Away from the cities? A medium-to-long-term investigation of how Covid-19 pandemic has changed population spatial patterns in Italy


  • Laura Silva Paris School of Economics
  • Franco Bonomi Bezzo
  • Fabio Manfredini
  • Viviana Giavarini
  • Carmelo Di Rosa


urban exodus, Covid-19, inner areas, Italy




The global emergence of COVID-19 has triggered an unprecedented global health emergency, compelling nations to implement drastic measures to curb the virus's spread. These measures often took the shape of non-pharmaceutical interventions, prominently enforced through extensive lockdowns in Italy, marking the first instance of such widespread restrictions on this scale. These actions effectively halted societies worldwide, affecting every facet of social and economic life.

One notable consequence was a speculated shift in internal migration patterns, with reports suggesting a rural revival driven by an exodus from large cities, influenced by preferences for low population density, open spaces, and remote work opportunities. Research on this phenomenon has primarily focused on the early stages of the pandemic, leaving a gap in understanding its long-term effects. Italy, with its significant portion of inner and rural areas, becomes a critical setting for examining evolving urban-rural population trends.

This study addresses this gap by employing a comprehensive approach, combining Facebook/Meta presence data, administrative registry data, and housing market data to analyze short and long-term migration trajectories.

This papers contributes by offering a nuanced perspective on whether the observed changes in migration patterns during the first phases of the pandemics were temporary or indicative of a more enduring trend. 

The study finds that the pandemic initiated new residential dynamics persisting beyond its initial stages. Four indicators, including active Facebook users, average rent prices, housing market transactions, and changes in official residency, reveal complex patterns in residential dynamics. Despite an initial trend of people discovering the value of staying and living away from urban centers during the pandemic, a preference for sub-urban rather than extremely rural, areas emerges in permanent relocations.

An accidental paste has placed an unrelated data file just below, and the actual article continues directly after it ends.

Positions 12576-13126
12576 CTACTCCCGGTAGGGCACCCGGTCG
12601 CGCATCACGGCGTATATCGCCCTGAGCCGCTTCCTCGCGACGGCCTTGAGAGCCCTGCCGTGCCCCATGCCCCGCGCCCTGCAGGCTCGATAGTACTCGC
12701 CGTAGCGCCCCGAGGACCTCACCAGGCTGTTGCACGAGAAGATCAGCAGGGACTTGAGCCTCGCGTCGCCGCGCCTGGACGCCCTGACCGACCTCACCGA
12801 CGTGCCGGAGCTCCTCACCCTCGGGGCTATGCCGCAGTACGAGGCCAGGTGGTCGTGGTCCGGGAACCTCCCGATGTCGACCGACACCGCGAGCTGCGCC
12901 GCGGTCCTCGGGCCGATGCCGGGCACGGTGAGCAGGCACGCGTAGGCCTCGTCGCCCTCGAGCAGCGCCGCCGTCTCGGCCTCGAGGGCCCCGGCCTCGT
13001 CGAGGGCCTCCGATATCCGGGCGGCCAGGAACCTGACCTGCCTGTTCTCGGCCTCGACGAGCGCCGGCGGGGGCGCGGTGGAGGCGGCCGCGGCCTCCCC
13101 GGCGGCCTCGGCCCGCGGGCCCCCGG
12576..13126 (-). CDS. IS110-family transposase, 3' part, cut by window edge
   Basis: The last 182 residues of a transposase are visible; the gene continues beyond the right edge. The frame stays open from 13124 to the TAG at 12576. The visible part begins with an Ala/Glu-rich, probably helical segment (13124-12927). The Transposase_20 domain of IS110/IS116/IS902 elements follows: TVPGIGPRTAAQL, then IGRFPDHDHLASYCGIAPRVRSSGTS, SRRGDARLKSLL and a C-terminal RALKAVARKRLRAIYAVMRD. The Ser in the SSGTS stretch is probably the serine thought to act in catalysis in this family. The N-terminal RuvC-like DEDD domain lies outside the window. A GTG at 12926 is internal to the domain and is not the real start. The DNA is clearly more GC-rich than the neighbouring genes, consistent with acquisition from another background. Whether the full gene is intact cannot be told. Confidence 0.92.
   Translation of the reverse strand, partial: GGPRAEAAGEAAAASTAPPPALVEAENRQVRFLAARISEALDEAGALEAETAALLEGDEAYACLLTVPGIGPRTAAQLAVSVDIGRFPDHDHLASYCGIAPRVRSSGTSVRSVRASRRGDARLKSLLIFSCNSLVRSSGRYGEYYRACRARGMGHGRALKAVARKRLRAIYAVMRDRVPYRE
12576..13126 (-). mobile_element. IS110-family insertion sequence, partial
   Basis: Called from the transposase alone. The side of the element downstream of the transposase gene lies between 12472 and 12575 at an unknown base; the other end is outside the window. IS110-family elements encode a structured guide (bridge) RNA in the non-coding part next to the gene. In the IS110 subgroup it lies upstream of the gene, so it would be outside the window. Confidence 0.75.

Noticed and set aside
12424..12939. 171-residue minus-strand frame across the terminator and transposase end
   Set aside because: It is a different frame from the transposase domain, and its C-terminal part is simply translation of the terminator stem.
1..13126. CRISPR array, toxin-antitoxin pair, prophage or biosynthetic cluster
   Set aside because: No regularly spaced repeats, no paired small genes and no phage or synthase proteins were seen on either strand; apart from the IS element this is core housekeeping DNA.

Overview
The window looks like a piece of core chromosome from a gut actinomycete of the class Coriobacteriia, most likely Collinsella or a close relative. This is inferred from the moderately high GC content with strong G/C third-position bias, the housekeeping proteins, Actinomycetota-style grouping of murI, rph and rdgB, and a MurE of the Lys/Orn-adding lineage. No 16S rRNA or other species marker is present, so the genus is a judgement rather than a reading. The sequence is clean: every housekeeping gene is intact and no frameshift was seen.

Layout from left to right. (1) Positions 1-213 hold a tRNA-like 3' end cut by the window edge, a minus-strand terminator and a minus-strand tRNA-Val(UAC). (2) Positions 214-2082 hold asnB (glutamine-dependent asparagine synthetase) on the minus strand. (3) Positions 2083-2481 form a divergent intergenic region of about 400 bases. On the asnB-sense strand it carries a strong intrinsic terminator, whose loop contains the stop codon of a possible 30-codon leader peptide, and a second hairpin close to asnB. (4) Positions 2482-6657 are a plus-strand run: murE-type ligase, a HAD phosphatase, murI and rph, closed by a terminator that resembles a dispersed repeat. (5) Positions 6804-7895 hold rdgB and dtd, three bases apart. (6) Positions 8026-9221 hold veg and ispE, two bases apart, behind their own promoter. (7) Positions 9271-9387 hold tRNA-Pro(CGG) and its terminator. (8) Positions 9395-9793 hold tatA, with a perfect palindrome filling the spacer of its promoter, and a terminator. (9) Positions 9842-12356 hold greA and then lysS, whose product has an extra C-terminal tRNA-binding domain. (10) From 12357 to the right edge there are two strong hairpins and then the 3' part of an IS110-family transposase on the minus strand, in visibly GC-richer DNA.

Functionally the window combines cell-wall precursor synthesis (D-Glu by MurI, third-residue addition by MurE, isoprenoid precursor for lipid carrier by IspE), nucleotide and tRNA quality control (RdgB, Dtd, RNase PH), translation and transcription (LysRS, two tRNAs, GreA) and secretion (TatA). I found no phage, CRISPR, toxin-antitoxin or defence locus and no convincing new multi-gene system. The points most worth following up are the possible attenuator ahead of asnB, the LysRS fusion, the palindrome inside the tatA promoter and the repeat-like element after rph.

Contrary to the popular narrative of an urban exodus, the analysis does not provide evidence of massive migration from cities to the countryside, aligning with findings in other countries. The pandemic's impact on remote work flexibility, affordability of housing, access to nature, and the desire for larger spaces may have influenced preferences for areas outside main urban poles. Housing market transactions indicate a pattern of increased interest in buying outside urban centers, potentially as an "exit strategy" rather than a full relocation.

The study has several limitations, including challenges in obtaining reliable measures of individuals' actual locations due to factors like second homes and administrative data inaccuracies. Despite these challenges, the use of multiple indicators from different sources enhances the robustness of the findings.

In conclusion, this work provides a comprehensive assessment of the medium to long-term impact of the COVID-19 pandemic on population dynamics and residential trajectories in Italy. It challenges the narrative of a rural revival or urban exodus, emphasizing the complexity of factors influencing migration patterns.